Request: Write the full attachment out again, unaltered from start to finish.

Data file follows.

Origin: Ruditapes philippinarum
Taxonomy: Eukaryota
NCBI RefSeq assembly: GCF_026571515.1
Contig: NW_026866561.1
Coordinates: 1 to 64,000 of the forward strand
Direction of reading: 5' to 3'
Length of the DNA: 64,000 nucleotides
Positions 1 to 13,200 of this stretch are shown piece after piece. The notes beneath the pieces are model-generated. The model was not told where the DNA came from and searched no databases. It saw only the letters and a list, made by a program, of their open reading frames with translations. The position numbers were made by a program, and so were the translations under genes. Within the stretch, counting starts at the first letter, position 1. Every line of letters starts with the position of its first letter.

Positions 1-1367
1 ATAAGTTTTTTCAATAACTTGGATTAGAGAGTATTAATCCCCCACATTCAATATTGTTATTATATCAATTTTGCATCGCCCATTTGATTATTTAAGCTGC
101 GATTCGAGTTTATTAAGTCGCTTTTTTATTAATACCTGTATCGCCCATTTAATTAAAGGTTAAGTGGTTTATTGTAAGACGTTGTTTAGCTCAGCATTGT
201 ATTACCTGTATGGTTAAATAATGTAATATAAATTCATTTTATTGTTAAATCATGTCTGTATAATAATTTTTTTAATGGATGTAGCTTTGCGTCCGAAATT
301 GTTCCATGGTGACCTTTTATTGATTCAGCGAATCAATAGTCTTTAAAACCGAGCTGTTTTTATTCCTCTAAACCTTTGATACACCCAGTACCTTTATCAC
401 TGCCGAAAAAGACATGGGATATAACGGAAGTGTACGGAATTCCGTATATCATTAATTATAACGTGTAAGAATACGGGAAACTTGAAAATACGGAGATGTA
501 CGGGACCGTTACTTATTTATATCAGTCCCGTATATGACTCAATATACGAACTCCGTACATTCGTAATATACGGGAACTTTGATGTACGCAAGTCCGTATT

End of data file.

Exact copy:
Origin: Ruditapes philippinarum
Taxonomy: Eukaryota
NCBI RefSeq assembly: GCF_026571515.1
Contig: NW_026866561.1
Coordinates: 1 to 64,000 of the forward strand
Direction of reading: 5' to 3'
Length of the DNA: 64,000 nucleotides
Positions 1 to 13,200 of this stretch are shown piece after piece. The notes beneath the pieces are model-generated. The model was not told where the DNA came from and searched no databases. It saw only the letters and a list, made by a program, of their open reading frames with translations. The position numbers were made by a program, and so were the translations under genes. Within the stretch, counting starts at the first letter, position 1. Every line of letters starts with the position of its first letter.

Positions 1-1367
1 ATAAGTTTTTTCAATAACTTGGATTAGAGAGTATTAATCCCCCACATTCAATATTGTTATTATATCAATTTTGCATCGCCCATTTGATTATTTAAGCTGC
101 GATTCGAGTTTATTAAGTCGCTTTTTTATTAATACCTGTATCGCCCATTTAATTAAAGGTTAAGTGGTTTATTGTAAGACGTTGTTTAGCTCAGCATTGT
201 ATTACCTGTATGGTTAAATAATGTAATATAAATTCATTTTATTGTTAAATCATGTCTGTATAATAATTTTTTTAATGGATGTAGCTTTGCGTCCGAAATT
301 GTTCCATGGTGACCTTTTATTGATTCAGCGAATCAATAGTCTTTAAAACCGAGCTGTTTTTATTCCTCTAAACCTTTGATACACCCAGTACCTTTATCAC
401 TGCCGAAAAAGACATGGGATATAACGGAAGTGTACGGAATTCCGTATATCATTAATTATAACGTGTAAGAATACGGGAAACTTGAAAATACGGAGATGTA
501 CGGGACCGTTACTTATTTATATCAGTCCCGTATATGACTCAATATACGAACTCCGTACATTCGTAATATACGGGAACTTTGATGTACGCAAGTCCGTATT